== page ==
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Old February 21, 2010, 06:38 PM   #26
TheNatureBoy
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Shot placement isn't limited to a .243 rifle although many believe that to be the case. Fact of the matter is that shot placement is essential with any rifle. When hunting deer regardless of the caliber I hunt with I aim for the vitals. As far as a .243 is concerned a friend of mine goes out west to hunt elk every year. He bought back a picture of one that was taken with a .243/100 gr. I hunt with guys that have taken deer with 75 grain pills.
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Old February 21, 2010, 06:47 PM   #27
James R. Burke
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Seems like most folks do think shot placement is important with any caliber from what I been reading, and it is. I new a guy who had a big black bear coming into his garbage pit at his camp years ago when folks done that. He got up in the middle of the nite, and took a shot with a pistol using a 22 short he thought over its head. The next morning that bear way lying there dead. But I would not use it to bear hunt with.

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Old February 21, 2010, 07:05 PM   #28
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Ive heard of people taking out deer with a .17 HMR. It is all about shot placement.
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Old February 21, 2010, 07:22 PM   #29
James R. Burke
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Yup. Lots with a 22 rimfire, and I mean lots, but I still will stick with my 30-06 even if it was legal.

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Old February 21, 2010, 11:15 PM   #30
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James
I wasnt referring to anyone in particular, it just seems like people always start saying that stuff with the smaller guns. I love the 243 and my wife and daughters are deadly with it also.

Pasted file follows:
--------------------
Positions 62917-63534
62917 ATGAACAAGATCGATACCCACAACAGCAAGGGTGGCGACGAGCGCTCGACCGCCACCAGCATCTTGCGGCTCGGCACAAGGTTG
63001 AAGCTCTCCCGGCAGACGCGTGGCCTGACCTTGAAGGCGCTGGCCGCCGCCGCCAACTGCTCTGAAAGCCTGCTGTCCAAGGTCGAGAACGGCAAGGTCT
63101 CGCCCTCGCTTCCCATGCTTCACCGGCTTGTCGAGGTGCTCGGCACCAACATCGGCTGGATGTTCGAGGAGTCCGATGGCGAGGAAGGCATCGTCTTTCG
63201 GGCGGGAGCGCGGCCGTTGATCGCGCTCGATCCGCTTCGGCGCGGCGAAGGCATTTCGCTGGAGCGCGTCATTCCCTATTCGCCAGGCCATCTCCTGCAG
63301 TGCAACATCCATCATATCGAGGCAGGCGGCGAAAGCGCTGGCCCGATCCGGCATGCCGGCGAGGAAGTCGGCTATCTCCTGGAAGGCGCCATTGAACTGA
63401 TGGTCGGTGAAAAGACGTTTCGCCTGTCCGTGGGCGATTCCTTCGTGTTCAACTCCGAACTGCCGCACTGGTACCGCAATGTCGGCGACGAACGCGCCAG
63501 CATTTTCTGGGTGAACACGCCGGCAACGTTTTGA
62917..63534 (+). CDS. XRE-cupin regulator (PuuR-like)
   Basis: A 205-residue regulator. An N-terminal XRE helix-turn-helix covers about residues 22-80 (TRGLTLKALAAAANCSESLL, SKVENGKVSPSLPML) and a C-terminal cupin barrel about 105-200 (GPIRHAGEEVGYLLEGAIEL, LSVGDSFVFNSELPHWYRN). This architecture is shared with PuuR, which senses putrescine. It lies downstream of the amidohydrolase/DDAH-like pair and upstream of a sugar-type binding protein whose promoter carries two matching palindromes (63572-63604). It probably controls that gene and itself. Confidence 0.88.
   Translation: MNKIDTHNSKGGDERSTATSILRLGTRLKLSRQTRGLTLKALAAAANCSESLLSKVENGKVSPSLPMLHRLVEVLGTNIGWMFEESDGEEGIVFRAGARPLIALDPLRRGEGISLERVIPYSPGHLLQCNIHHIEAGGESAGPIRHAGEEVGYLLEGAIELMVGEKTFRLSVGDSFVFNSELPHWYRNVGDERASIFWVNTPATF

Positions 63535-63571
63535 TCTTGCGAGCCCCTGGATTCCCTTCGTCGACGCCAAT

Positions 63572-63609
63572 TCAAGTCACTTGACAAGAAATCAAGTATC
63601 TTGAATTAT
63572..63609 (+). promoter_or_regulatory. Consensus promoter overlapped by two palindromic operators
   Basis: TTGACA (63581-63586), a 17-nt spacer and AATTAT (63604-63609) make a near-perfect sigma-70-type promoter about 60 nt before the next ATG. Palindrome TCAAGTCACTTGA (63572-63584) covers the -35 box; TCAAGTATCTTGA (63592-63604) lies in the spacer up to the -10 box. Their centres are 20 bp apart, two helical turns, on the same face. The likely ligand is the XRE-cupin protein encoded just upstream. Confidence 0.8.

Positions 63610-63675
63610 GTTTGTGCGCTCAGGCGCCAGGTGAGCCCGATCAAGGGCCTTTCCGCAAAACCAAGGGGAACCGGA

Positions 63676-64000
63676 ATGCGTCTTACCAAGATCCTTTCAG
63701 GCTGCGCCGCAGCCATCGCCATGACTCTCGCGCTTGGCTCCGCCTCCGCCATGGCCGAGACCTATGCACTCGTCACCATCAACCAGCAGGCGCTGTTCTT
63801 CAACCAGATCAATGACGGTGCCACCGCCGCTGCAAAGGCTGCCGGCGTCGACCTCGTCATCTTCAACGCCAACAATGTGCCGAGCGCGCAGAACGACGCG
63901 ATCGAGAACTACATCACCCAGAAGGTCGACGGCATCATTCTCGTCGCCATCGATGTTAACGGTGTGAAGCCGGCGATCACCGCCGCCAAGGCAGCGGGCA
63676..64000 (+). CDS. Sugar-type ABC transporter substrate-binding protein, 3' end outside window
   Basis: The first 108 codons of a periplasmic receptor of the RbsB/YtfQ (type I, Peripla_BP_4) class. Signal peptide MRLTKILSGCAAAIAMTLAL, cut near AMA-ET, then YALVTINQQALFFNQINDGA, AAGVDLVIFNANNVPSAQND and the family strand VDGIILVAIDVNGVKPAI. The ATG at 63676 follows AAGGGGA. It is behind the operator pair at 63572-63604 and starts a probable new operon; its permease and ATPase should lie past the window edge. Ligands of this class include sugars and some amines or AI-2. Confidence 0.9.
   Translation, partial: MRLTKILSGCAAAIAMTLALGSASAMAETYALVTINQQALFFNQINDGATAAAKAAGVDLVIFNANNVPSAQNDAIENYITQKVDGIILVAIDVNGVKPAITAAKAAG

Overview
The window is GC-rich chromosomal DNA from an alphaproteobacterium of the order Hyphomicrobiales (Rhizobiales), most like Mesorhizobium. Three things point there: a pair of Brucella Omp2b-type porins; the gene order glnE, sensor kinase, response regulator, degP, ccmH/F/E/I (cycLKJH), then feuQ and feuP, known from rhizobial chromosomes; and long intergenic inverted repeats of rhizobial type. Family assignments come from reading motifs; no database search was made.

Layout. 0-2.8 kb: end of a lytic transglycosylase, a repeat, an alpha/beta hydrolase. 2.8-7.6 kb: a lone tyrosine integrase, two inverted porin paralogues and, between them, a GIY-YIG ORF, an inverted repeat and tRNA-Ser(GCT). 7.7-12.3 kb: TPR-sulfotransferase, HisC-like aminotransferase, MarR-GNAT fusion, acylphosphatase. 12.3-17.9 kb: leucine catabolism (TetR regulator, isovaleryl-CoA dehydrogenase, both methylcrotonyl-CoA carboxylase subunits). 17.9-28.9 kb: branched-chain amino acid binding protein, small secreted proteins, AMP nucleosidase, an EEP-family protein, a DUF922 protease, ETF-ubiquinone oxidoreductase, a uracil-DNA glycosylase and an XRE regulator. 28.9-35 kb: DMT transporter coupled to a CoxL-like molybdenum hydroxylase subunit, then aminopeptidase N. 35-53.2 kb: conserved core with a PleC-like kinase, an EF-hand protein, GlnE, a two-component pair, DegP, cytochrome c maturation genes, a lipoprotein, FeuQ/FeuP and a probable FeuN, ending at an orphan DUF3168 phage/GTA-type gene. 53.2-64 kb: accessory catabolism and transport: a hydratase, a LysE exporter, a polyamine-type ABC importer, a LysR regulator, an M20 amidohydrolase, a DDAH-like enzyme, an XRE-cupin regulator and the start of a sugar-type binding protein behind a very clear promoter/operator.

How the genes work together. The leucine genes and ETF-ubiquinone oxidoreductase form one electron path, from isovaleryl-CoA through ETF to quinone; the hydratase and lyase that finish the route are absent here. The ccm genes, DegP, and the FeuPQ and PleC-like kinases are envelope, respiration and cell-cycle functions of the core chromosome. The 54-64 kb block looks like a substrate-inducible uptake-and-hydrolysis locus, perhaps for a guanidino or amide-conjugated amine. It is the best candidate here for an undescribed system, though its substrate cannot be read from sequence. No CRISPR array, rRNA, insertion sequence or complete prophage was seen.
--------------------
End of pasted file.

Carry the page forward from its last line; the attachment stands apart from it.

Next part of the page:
Getting a little side tracked and talking about bears, there was a lady maybe 7-8 years ago that was in big trouble for killing a griz. About 25 miles away, the story we heard was some kinda bear was getting in her corral at night. She heard it out there and shot at it with a 22 to scare it. She wasnt far away of course, at the edge of the corral and it was dark out, but the next day in the light she found out it was a griz and she actually hit it in the head and killed it!
Game and fish did their investigation and if I remember right, since it had been chewing on her horses they let her go.
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Old February 22, 2010, 11:49 AM   #31
Crusty Deary Ol'Coot
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Please don't miss understand my point here folks, AND NO!!!! I am not advocating just shooting at "the Critter" rather then carefully picking your shot.

However, do to the mass/weight/energy factor, using a lighter rifle makes shot placement ever more important!

Lets face it, most of us can spin a yarn about so & so taking his critter year after year with with __________ rifle and how every shot is in the head/neck/???? and he never misses etc. etc. etc. etc.

Back in 1960, during my 17th year, my father died and times were very hard for mom and I.

Thanks to a friend's help we put a critter in the freezer and had meat on the table.